Nearly a year ago, I wrote my first Scouting the Unknown raving about Andrew McCutchen and Neftali Feliz. A lot has changed since then besides three hundred some odd days. There are weekly SportsCenter updates on phenom Stephen Strasburg (ignoring Drew Storen who will be called up before him); weekly grumblings about keeping Buster Posey in the minors from MiLB dot com; Mike Leake made the transition from facing college hitters to mowing down Major League hitting; Carlos Santans annihilating Triple-A pitching; Jeremy Hellickson continues to dominate Triple-A while Jesus Montero is flailing away in the same league and Starlin Castro skipped Triple-A altogether in a surprise May 7th callup. Those are just a few headlines that spring to mind.
With more and more national media attention on the Minor Leagues and prospects in general, I am starting to feel the pinch of trying to target prospects on the verge of getting called up while still writing about the prospects that are going to be hyped up next year. Most knowledgeable fantasy baseball players know Strasburg, Chapman, Carlos Santana, Montero, Matusz, Bumgarner, Hellickson, Jake Arrieta, Starlin Castro, Yonder Alonso, Tyler Flowers, Pedro Alvarez, and, of course, Mike Stanton. But what about Jerry Sands, Carlos Peguero, Kyle Gibson, Mike Moustakas, Mike Montgomery, Alex Torres, Kyle Weiland, Julio Teheran, Peter Faste, Eric Hosmer, Juan Francisco, and Lonnie Chisenhall? Although I may not get to all of the above names, they are guys you’re going to want to follow. Furthermore, I am going assume some of the bigger names are known. I will probably just give opening blurbs about the top prospects.
Starting from the same foundation is extremely important to reduce confusion (if there is still confusion after the foundation was built, the comments are a pretty good place to clarify). Every player’s name is linked to their Baseball-Reference page for full stats and their MiLB dot com page to find articles and awards. The Cube’s rating guideline is found here so those numbers aren’t too confusing.
Andrew Cashner | SP | Chicago Cubs | DOB: 9-11-86 | 6′ 6” | 210 lbs | B/T: R/R | Drafted 1st rd, #19, 2008 | CHC #4 ranked prospect according to Baseball America (2010)
The Cube: Control (38) | K-Rating (71) | Efficiency (88) | vs. Power (79)
MiLB.Com Player Page
Primarily a closer for Texas Christian University, the Cubs drafted Cashner with the intention of making him a starter. While at college, he was typically seen throwing between 96 to 98 mph, and at times touching 99 mph, combined with a slider that was in the mid-80s with hard break – almost like a curveball – and a nonexistent changeup. When he transitioned into pro ball (2008), he struggled with his command, posting a 10.4 BB/9 rate in 20 innings. Although he racked up a 8.6 K/9 ratio, his track record of poor command was confirmed. The following season was a different story. Instead of walking everyone, he posted a 3.8 BB/9, but a disappointing 6.7 K/9 between High-A (42 IP) and Double-A (58 IP). The good news, he gave up only two home runs all year, posted a 1.18 WHIP and an ERA of 2.60 (3.65 FIP). Currently, his career and 2010 stat lines looks like this:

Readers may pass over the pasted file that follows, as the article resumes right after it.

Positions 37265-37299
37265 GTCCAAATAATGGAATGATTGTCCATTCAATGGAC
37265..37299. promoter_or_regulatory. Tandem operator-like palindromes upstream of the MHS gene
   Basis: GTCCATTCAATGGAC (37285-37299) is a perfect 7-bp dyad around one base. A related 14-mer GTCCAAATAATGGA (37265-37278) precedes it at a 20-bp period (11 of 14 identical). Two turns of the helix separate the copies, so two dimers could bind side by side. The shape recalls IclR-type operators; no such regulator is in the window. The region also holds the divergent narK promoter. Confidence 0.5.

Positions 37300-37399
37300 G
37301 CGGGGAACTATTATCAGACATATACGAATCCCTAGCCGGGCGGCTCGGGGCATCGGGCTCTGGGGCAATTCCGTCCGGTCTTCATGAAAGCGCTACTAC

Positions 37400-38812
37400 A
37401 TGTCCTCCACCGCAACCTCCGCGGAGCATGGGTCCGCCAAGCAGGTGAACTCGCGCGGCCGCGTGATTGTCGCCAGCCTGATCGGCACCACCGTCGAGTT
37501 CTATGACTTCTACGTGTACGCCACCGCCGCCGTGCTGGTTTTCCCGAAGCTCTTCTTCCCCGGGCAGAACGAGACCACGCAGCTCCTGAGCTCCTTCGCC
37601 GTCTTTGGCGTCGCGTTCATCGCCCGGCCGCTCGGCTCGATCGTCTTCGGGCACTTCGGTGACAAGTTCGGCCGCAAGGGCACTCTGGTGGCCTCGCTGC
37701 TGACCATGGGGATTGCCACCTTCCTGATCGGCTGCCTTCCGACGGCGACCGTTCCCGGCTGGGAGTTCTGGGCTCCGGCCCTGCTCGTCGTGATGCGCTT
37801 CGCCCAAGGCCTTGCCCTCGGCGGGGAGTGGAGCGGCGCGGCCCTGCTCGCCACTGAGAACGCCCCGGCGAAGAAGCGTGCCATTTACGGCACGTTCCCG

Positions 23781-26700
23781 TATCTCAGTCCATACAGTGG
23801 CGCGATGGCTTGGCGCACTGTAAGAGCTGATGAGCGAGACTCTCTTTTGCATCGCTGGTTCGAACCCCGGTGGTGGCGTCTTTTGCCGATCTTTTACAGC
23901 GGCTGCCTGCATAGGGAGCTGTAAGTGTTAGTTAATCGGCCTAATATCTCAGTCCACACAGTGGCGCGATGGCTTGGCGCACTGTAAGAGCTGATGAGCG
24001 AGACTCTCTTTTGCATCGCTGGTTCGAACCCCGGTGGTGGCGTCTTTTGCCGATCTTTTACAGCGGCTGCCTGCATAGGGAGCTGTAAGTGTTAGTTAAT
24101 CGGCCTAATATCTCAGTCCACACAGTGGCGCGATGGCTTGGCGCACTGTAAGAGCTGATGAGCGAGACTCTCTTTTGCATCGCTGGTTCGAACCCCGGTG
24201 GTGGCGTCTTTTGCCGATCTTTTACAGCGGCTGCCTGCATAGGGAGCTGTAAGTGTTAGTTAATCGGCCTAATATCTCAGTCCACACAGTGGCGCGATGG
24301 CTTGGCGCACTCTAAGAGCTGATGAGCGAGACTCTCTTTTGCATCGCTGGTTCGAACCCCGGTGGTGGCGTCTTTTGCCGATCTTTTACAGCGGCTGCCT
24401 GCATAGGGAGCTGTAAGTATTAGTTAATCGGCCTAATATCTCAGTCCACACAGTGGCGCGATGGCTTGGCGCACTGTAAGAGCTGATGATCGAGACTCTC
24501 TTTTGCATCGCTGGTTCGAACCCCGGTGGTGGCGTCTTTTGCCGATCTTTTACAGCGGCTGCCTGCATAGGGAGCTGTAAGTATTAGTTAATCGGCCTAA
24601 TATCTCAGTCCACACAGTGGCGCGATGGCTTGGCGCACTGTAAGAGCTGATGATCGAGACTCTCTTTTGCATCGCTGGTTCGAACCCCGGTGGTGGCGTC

Career Line: 7.9 K/9 | 4.4 BB/9 | 162 1/3 IP | 2.99 ERA | 3.79 FIP | 1.27 WHIP | .2 Hr/9 | 7 H/9 | .276 BABIP | 47.5 GB% | 16 LD% | 32 FB%
2010: 10.3 K/9 | 3 BB/9 | 42 IP | 2.57 ERA | .98 WHIP | .2 Hr/9 | 7 H/9 | .265 BABIP | 2.67 FIP
Aided by a low Batting Average on Balls in Play (.276 BABIP) for his career, it would be expected to see his ERA and FIP increase at higher levels. However, the complete opposite has happened so far. This could be due to a small sample size. Either way, after walking 23 batters in 20 innings during the 2008 season, he has walked 56 batters in 142 innings since (about 3.6 BB/9), while regaining his strikeout rate this year. In his first 42 innings in 2009, he had a 3.2 BB/9 and then posted a 4.2 BB/9 at Double-A. It will be interesting to follow him to see if this happens again. If it doesn’t, I would submit that in 2009, it is due to him building up stamina. Currently, he is showing better control in each progressive year. Although the sample size is fairly small, he is showing why he was taken in the first round. In the offseason, Baseball Prospectus interviewed Cashner, he noted that during the 2009 season he was a strict pitch count, saw great improvements to his changeup, and worked on his delivery mechanics.